Spilled oil floats on seawater and presents an incredible environmental threat. When facing such a crisis, it's important to know how to clean up.
- Step 1: Consider physical cleaning methods if the oil reaches shore. Soak up oil with sorbent materials, rake or bulldoze oil-covered rocks and sand, or use pressure-washing to clean off organic and inorganic materials -- the less oil left on the ground, the better.
- FACT: At its height, the 2010 oil spill in the Gulf of Mexico leaked oil at a rate of 5,000 barrels a day.
- Step 2: Place a fireproof boom around the spill and perform a controlled, in-situ burn of the oil. Then, remove the resulting residue from the water with a skimmer. Be careful, though -- burning oil can harm microorganisms on the water's surface and reduce air quality for hundreds of miles.
- Step 3: Spread gelling agents over a large oil slick to make the petroleum clump together for easier removal, dispersing agents to break the oil into small droplets that allow it to be diluted, or fertilizing agents that speed biodegradation.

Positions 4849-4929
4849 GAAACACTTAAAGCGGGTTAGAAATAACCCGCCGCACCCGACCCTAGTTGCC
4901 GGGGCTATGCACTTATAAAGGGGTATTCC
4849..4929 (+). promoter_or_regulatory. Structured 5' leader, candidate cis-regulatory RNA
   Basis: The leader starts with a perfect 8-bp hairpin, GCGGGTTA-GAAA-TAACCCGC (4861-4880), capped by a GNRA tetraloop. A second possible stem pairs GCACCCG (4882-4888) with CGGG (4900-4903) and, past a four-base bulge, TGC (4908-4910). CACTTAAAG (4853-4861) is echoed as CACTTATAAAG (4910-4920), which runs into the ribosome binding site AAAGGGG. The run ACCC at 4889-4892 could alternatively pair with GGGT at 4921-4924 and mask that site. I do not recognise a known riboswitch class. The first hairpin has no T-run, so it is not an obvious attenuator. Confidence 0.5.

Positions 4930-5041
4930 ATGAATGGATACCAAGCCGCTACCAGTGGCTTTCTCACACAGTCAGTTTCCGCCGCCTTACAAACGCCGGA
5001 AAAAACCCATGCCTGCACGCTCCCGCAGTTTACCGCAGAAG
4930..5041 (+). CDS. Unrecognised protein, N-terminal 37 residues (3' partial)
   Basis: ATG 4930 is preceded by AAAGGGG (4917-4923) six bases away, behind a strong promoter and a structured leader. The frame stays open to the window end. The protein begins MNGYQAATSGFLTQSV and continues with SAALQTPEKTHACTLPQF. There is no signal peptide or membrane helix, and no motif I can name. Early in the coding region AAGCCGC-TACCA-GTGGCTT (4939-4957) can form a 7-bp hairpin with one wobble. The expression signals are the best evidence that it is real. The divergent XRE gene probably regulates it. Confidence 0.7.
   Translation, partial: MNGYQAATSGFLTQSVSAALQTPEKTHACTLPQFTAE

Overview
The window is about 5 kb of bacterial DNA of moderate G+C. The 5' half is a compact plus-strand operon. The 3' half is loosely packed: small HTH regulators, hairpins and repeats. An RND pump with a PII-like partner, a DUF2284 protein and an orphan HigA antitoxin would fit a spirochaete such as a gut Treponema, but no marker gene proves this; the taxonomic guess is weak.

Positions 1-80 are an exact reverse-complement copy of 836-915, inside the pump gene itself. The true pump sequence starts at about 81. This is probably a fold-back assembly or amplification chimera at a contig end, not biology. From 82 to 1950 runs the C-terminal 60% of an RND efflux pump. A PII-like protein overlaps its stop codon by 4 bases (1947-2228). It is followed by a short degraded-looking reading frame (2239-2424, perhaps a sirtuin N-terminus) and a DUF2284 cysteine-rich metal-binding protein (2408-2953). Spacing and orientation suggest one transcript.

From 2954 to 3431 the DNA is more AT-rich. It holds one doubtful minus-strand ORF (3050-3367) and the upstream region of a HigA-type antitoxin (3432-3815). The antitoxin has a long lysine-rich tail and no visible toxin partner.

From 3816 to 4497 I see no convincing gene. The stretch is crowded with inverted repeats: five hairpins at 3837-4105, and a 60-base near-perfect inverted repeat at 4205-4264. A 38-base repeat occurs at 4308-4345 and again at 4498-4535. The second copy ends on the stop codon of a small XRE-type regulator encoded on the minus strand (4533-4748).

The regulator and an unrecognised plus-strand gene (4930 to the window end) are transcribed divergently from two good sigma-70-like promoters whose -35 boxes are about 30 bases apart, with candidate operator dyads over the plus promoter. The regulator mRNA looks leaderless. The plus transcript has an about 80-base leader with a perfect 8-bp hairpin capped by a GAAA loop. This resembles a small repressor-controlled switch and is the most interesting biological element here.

- Step 4: Employ mechanical methods. Place booms in the water to contain the oil. Then, use skimmers to scoop oil off the water's surface and sorbents to soak up the oil.
- TIP: Make sure any sorbent materials you use are both oil-attracting and water-repellent.
- Step 5: Identify the spill's severity. If there is no possibility that the spill will threaten wildlife, costal areas, or marine industries, leave it alone -- the sun, wind, current, and waves will eventually disperse the oil.